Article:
George came over to say hello, followed by Pia.  They travel the world on a sailboat and they are currently touring the U.S. in a camper on the back of a pick-up truck, visiting friends around the country.  I talked to them about their lifestyle, which was fascinating.

George said schools invite him to speak about how they live and he gives presentations all over the world.  I asked him if anyone ever follows in their footsteps.  He frowned and said, “very very few.”

I asked Pia if she enjoyed that lifestyle and she said, “yes…well, mostly.  There are some bad things about it, but that’s what makes life worth living.”

I chatted with them for so long that I missed the peak sunset hour.  I took a couple photos from my camp site and then walked over to a pond created by a series of Artesian wells.  There were still a few people fishing as the sun sank lower in the sky.



I made my Mountain House freeze dried mac & cheese dinner in the dark with my new MSR DragonFly backpacking stove, which wasn’t bad, and then went back to the Palmetto Interpretive Trail.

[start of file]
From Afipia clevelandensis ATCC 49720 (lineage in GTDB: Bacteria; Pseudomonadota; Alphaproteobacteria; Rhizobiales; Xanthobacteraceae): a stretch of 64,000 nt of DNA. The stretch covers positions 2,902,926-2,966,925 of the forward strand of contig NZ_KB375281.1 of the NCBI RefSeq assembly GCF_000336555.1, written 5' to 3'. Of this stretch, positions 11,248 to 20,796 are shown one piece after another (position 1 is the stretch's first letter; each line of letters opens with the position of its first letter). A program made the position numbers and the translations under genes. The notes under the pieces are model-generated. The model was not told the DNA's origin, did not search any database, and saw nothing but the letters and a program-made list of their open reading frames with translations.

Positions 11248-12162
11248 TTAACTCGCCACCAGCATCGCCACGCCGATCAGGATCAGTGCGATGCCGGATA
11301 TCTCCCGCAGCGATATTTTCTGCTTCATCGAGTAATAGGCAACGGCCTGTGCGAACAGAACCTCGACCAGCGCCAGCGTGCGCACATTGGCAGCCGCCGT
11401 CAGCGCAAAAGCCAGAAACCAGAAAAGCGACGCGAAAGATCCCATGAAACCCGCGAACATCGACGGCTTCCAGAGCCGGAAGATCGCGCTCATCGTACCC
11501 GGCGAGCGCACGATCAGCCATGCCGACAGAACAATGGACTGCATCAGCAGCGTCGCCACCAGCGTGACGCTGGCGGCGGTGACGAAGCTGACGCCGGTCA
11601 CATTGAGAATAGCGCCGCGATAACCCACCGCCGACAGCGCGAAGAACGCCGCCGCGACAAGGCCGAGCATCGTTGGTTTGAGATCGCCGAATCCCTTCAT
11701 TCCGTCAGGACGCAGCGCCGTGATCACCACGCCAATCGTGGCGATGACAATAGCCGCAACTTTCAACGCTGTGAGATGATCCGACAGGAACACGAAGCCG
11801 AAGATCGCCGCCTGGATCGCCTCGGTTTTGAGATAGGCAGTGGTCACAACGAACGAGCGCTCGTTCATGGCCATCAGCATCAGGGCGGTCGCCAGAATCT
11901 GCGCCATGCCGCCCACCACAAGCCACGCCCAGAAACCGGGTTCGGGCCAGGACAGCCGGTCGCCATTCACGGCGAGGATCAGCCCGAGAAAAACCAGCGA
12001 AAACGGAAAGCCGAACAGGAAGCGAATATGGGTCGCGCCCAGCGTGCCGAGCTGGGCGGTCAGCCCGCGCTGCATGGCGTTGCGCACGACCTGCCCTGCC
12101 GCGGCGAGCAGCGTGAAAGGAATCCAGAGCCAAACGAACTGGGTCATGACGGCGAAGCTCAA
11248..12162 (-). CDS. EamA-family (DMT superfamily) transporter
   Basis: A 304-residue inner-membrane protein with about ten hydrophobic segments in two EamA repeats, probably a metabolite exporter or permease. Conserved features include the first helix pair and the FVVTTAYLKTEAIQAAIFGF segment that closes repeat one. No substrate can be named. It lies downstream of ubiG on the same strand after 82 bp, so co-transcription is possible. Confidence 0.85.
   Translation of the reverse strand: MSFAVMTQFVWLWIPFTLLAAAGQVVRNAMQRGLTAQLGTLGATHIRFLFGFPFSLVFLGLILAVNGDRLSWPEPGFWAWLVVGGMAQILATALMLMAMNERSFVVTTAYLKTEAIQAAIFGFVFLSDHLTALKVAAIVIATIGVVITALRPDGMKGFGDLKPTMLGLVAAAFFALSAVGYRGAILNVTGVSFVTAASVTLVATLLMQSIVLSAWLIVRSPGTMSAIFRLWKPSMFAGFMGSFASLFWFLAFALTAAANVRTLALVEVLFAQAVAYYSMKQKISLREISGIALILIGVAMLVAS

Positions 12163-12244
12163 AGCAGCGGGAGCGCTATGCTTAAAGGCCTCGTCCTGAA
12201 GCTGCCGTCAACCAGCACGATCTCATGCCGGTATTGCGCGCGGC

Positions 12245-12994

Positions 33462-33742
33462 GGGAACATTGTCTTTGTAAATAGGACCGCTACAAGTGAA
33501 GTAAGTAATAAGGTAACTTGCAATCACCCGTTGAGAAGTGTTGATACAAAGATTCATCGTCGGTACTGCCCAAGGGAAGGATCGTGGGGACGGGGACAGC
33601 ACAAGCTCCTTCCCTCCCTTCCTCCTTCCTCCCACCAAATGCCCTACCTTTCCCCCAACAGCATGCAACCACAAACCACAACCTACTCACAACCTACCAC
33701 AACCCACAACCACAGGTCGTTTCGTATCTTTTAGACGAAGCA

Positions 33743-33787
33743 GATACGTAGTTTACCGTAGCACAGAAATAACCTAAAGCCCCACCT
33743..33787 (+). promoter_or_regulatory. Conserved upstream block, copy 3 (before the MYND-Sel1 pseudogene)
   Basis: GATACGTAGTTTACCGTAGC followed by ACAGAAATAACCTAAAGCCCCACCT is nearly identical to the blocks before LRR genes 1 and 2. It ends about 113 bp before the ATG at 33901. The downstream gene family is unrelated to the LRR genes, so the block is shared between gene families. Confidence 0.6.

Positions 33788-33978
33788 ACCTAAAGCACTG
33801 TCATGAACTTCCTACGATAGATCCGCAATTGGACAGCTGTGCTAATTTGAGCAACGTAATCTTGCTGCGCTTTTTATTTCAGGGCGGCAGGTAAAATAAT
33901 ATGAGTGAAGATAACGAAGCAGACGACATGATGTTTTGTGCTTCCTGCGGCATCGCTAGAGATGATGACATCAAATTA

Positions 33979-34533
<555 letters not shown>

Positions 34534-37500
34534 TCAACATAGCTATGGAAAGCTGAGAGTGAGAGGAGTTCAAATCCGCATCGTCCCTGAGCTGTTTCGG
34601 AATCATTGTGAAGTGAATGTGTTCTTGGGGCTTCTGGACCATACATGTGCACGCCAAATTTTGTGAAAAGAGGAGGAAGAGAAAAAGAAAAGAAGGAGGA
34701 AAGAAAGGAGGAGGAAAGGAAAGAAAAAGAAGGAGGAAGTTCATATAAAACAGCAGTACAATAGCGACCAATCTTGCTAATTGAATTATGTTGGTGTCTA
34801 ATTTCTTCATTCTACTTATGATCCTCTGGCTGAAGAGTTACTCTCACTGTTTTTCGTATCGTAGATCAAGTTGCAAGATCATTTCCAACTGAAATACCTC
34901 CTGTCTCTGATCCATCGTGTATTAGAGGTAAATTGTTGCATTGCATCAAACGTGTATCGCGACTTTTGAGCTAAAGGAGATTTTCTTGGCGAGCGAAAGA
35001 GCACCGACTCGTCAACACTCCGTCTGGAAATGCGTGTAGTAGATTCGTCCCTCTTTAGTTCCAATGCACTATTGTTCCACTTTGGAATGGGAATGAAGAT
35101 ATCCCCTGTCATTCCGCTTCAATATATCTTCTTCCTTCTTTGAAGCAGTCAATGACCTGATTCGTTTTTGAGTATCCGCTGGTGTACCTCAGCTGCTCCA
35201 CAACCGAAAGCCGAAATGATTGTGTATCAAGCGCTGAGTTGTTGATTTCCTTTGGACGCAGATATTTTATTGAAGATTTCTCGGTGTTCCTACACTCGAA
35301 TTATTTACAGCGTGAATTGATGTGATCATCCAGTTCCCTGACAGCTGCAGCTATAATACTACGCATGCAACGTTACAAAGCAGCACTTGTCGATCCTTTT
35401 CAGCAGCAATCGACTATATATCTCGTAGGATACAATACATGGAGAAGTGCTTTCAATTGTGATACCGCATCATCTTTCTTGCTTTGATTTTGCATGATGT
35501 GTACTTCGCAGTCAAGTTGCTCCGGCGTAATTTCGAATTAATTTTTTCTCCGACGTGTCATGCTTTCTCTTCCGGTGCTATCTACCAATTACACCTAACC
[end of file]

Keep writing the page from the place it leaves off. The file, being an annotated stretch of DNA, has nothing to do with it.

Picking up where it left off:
It was very dark by then.  The clouds had returned, covering the stars and the moon, and the only light on the trail was my flashlight and the magenta light pollution haze from far off highways and shopping centers.

I was there to do some light painting on the palmetto plants, so I took a camera, a tripod and my LED Maglite flashlight.  I found a good spot to shoot and set up my tripod and camera.  Then I clicked the 30-second shutter and moved the beam of my flashlight over the pointed leaves of the palmetto plants.

With every move of my flashlight, I could hear the flock of buzzards rustle in the darkness of the trees above.  It was the creepiest place I’ve visited so far.  And the “watch for rattlesnakes” signs didn’t help.